The thing about movies like Titanic is that they're so conventional-minded in their aesthetics & so calculating. There's nothing playful in the entire picture—nothing that isn't worked out precisely and mechanically beforehand. It's an entire universe that exists digitally. How can a story about large-scale human tragedy be so machine-tooled and impersonal? That's what I mean when I say a movie doesn't breathe—the pores are clogged with contrivance. What's wrong with a little surprise, a little idiosyncrasy in the telling, especially in such a long film? Every last element—camera work, dialog, acting, lighting, directing—has had the life squeezed out of it. When the poor ship sinks, it's like a symbol of the entire movie sinking under the weight of its own production.

A Passage From India

Indian summer. Riz Ahmed (left) and Freida Pinto
Trishna (2011) is the most intelligent sort of literary adaptation—a luminous resetting of Hardy's Tess of the D'urbervilles that transforms externals into inspired new forms and retains the sweeping sexual power of its source. I have no end of admiration for Michael Winterbottom, the director, who paints vividly in short takes. He builds momentum using the techniques of classical montage (one scene, of an auto accident on a dusty road, builds until the portentous edits feel like something out of October), and pays homage to movie antecedents ranging from De Sica to David Lean. Winterbottom knows where to put actors in the frame and how to structure cuts to give the excellent dialog its due.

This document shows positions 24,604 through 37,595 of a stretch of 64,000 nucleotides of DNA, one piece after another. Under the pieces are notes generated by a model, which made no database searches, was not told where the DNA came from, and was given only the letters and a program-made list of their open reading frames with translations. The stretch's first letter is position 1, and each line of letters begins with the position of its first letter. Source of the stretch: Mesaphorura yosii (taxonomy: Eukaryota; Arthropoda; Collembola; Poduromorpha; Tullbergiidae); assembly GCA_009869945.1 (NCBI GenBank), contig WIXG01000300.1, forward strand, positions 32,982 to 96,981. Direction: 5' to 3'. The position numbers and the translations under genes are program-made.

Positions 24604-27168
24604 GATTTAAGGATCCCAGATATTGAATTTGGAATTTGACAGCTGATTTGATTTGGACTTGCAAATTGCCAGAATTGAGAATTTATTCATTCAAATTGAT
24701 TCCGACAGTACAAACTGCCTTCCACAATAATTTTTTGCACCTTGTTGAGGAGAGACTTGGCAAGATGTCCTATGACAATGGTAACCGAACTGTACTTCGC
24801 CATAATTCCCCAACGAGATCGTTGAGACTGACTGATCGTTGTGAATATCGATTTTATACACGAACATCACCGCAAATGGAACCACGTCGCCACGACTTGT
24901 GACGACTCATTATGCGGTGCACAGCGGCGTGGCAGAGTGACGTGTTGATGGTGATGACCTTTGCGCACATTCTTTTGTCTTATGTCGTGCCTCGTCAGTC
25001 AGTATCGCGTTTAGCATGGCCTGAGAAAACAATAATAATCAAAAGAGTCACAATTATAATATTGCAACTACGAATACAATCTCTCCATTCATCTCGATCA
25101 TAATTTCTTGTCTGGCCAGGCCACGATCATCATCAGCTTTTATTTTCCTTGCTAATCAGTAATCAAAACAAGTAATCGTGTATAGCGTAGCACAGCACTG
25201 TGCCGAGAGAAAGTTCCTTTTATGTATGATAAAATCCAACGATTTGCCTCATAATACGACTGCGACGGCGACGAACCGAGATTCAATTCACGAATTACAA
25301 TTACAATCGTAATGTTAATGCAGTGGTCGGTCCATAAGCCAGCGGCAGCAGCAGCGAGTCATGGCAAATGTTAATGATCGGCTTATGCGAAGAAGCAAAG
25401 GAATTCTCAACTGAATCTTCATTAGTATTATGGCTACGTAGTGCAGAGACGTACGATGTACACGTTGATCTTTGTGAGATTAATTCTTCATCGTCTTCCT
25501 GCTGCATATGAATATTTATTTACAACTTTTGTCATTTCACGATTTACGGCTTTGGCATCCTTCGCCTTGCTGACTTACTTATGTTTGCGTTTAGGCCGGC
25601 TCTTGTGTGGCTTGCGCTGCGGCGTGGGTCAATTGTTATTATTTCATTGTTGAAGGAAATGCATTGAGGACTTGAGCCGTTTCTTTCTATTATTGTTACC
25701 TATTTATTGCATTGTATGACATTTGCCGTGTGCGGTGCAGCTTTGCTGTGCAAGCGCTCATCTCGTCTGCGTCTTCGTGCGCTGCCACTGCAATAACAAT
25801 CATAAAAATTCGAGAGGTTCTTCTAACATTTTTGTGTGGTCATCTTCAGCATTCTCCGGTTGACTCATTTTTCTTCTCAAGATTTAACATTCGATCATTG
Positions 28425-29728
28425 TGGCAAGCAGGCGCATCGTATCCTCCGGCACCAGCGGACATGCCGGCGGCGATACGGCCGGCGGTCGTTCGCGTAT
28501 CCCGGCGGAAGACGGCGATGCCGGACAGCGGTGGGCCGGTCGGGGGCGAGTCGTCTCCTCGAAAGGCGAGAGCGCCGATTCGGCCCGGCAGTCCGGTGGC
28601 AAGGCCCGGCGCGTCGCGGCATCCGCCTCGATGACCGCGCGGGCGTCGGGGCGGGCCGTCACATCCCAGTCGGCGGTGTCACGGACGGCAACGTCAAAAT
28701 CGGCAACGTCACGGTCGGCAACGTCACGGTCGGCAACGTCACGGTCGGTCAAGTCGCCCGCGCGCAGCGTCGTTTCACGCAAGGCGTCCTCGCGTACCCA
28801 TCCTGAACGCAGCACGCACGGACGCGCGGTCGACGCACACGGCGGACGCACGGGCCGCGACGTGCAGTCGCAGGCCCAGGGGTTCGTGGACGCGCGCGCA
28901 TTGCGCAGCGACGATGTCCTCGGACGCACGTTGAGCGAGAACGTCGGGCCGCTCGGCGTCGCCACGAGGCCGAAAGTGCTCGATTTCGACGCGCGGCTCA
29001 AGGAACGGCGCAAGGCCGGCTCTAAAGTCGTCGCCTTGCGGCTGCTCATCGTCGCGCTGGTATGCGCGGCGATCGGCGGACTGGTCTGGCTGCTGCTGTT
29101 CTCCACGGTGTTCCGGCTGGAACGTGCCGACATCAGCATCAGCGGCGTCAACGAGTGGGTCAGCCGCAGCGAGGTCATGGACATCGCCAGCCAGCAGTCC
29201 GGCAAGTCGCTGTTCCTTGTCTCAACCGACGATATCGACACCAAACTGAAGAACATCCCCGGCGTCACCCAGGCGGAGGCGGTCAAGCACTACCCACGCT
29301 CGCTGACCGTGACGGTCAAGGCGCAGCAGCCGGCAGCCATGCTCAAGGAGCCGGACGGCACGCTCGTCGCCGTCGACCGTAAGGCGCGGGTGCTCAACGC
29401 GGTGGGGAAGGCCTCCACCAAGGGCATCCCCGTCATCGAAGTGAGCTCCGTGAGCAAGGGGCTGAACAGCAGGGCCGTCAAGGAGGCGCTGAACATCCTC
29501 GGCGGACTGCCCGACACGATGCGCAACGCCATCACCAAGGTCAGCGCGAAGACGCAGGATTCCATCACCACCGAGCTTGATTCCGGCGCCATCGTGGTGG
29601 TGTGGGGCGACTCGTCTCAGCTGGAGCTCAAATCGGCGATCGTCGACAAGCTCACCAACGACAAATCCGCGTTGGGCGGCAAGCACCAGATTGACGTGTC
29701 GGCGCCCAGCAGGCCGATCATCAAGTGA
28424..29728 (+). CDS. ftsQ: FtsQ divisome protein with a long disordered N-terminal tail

Winterbottom's palette is as mature and varied as that of any other big director working today in English-speaking movies, including Mike Leigh and Wes Anderson. A Cock and Bull Story (2006) is one of the freshest and most innovative comedies of the new century, and Genova (2007) dabbles in mystical sentiment. Like both of those movies, Trishna gathers power in the telling and casts an uncanny glow over the memory.


Hip depravity. Juliette Lewis and Benicio Del Toro
The Way of the Gun (2000) is worse than aggressively sick—it's diseased. Take all the really foul stretches from the Quentin Tarantino bloodfests and the insipid humor in the Richard Donner Lethal Weapon movies and string everything together—that's The Way of the Gun. But in terms of craftsmanship, it's marvelous: the lighting, the color, and the sound are expert, and the soundtrack comes truly alive. The actors do some excellent work and elicit the audience's admiration: Dylan Kussman as the doctor is an amazing little performer who effortlessly rises above his surroundings (as he did in Dead Poets' Society). Benicio Del Toro and Ryan Phillippe are two of Hollywood's more talented actors at generating a steady sizzle. The two bodyguards, Taye Diggs and Nicky Katt, give clever, rousing performances, but Diggs really comes alive only when Katt is killed.